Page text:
November 30, 2017
August 16, 2017
Sundt’s craft worker benefits are the best in the business, according to a national industry survey.
Sundt’s craft workers are the people who have enabled our company to thrive for 127 years. They are the men and women who perform the transportation, industrial, building and concrete work that helps our communities prosper.
Our company recognizes our trade workers’ value and offers benefits that a recent national survey showed are the best in the business, almost 50 percent more valuable than the industry average. Because our craft workers have commitments beyond the job site, we also offer them a paid time off program.
Since our company is 100-percent employee owned, we have an Employee Stock Ownership Plan (ESOP) for eligible craft and administrative workers. The program allows employee-owners to share in the company’s success and build retirement security. Employees may also choose to participate in our 401(k) program to supplement their savings.
“I have worked for a few construction companies throughout the Phoenix Valley and Sundt has the best benefits,” said Gerardo Lopez, a carpenter foreman who’s working on our Union Tempe Apartments project.
Our Center for Craft Excellence was established in 2015 to offer training and certification opportunities for our craft workers. It’s imperative that we have the best trade workers on our job sites and that we retain the most skilled to successfully perform our work. It’s also important for our trade workers to have opportunities to advance in the organization, a goal that can be reached through our many programs.
Because our company is growing, we are often in search of skilled trade workers. Craft job opportunities can be found on our website.
July 28, 2017
Our San Pedro Creek job site after 4 inches of rain hit the area, causing several feet of water to gather.
When it rains, it pours at Sundt’s San Pedro Creek job site in San Antonio. Good thing we have plans in place.
Our team knew going into the project that we would have to deal with rain on a regular basis since the west side of downtown San Antonio drains into San Pedro Creek. A small half-inch rain event causes 2 feet of water in the channel.
The same site two days later as our crews went back to work after the water drained.
There’s virtually no flexibility in the schedule. Our work has to be complete in time for the city’s 300th anniversary celebration next May 5.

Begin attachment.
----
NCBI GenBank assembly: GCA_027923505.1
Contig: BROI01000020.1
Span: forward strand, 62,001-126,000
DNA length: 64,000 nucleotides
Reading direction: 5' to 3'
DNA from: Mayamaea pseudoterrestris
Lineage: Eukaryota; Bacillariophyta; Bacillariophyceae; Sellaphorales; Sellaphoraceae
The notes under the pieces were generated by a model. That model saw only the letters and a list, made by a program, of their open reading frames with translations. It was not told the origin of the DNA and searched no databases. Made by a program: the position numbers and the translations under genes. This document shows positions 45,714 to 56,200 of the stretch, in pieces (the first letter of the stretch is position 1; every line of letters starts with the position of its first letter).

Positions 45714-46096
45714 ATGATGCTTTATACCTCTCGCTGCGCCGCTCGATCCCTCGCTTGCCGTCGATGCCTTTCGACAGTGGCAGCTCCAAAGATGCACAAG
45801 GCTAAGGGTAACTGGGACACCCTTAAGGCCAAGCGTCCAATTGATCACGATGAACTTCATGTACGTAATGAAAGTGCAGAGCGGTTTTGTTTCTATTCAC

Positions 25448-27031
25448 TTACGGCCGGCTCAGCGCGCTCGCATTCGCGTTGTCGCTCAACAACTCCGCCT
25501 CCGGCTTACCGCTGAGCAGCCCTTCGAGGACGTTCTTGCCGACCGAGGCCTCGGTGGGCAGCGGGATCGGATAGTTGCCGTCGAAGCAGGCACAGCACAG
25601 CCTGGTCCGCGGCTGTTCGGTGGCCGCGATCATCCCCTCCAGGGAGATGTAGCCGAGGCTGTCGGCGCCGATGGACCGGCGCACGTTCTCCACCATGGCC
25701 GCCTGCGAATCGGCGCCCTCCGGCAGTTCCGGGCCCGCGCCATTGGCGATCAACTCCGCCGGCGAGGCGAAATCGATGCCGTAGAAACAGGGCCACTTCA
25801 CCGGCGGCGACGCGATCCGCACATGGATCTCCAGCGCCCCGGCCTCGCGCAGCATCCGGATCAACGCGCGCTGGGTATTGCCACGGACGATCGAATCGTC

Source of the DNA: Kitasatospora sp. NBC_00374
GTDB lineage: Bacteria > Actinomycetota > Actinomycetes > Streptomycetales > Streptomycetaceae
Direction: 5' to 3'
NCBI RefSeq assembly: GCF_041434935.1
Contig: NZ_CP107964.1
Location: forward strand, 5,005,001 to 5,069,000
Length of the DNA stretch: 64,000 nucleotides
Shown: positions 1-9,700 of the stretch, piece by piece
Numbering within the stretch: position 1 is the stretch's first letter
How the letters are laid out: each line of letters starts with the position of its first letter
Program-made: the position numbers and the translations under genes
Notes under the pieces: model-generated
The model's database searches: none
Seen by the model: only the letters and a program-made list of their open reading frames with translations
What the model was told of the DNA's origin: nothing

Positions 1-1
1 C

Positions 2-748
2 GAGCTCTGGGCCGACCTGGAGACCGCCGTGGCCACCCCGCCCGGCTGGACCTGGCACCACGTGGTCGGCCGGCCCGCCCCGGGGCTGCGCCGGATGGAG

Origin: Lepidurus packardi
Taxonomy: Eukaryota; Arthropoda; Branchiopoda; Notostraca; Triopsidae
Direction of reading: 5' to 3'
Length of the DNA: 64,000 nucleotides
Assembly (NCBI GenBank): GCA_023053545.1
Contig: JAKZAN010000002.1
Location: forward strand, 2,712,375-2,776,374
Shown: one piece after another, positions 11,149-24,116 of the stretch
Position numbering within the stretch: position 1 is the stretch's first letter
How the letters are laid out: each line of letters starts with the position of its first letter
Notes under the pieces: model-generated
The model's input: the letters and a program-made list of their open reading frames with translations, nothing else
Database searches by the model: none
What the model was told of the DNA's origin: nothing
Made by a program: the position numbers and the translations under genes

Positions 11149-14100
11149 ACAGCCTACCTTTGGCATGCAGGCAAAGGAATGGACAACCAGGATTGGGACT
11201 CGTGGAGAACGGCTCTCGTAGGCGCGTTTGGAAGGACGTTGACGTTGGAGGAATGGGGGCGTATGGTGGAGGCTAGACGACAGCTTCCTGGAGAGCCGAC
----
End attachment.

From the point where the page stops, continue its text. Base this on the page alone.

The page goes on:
“We don’t have the ability to ask for more time,” said Senior Project Manager Chad Yount. “So we developed a plan. “When our employee-owners are given a challenge they come up with great solutions that keep our projects moving forward,” Chad said.
Dealing with excessive rainfall was addressed during preconstruction. The last block of Phase 1 Segment 1 is 8 feet below the existing channel, creating a dam at the end of the project. To solve the problem, the team over-excavated the area by 1 foot and placed filter fabric and drain rock which creates a working surface during minor rain events.
A 6-inch perforated pipe was installed down the middle of the channel below the drain rock which conveys the water to a 6-foot diameter casing that sits 6 feet below the surface. Within this casing, a 6-inch submersible pump is set to turn on and off by a float system reducing the labor costs. As water enters the channel, it drains through the rock to the perforated pipe and into the 6-foot diameter casing. The floats then automatically trigger the 6-inch pump to turn on, sending water over the “dam” and downstream.
The system was tested Aug. 8 when 4 inches of rain fell in four hours. Part of the site ended up under 11 feet of water. With the system in place, the water was pumped out by the next morning and crews were back at work a day later. Without the system in place, work would have been shut down for almost a week.
July 6, 2017
Sundt Marketing Database Coordinator Alex Sylvester.
Sundt Marketing Database Coordinator Alex Sylvester is a recent Arizona State University graduate who earned a degree in business interdisciplinary studies with a concentration in marketing. Alex spent his college years gaining business experience through a marketing management internship, part-time employment and other project database management.
In his free time, Alex coaches a high-school baseball team and middle-school basketball team, stays active and suffers through being an Arizona sports fan.
What interested you most about working for Sundt?
My primary focus was on finding a company that was well-respected and would allow me the opportunity to grow as a young professional. The minute I stepped into Sundt’s headquarters and interviewed, I knew I wanted to be here.
What are the most important qualities you look for from an employer?
I wanted to work for a company that treated its employees with respect. Once I received an overview of all the benefits Sundt provides for its employee-owners as well as what it envisioned for my career short-term and long-term, that was icing on the cake.
What does a Marketing Database Coordinator do?
I am focusing on new-hire information, project updates, creating reports and statistical reference guides and more. With time, the goal is to have a helpful impact on our internal and external marketing.
What would you like to be doing in 10 years?
Since I’ll be 32 at that point, the obvious answer is to be advanced higher up in the company. More specifically, I would love to be using my writing, media or film skills.
Seen any good movies lately?
I’ve actually been a little disappointed in some of the films I’ve seen lately. If I had to choose one that I liked, it would be “Get Out.” That’s a movie that would almost be better to watch the second go-round.
Where do you like to travel?
The best travel I have been a part of has been to the East Coast and the two adventures I had in Europe (Switzerland and a Baltic Sea cruise). I’m already looking into more opportunities to travel. My top three desired destinations would have to be Italy, Australia and Spain.
June 23, 2017
Jonathan Graham with his wife, Dana, and their 1-year-old daughter, Hadley, at a fireworks show in Heber, Arizona this week.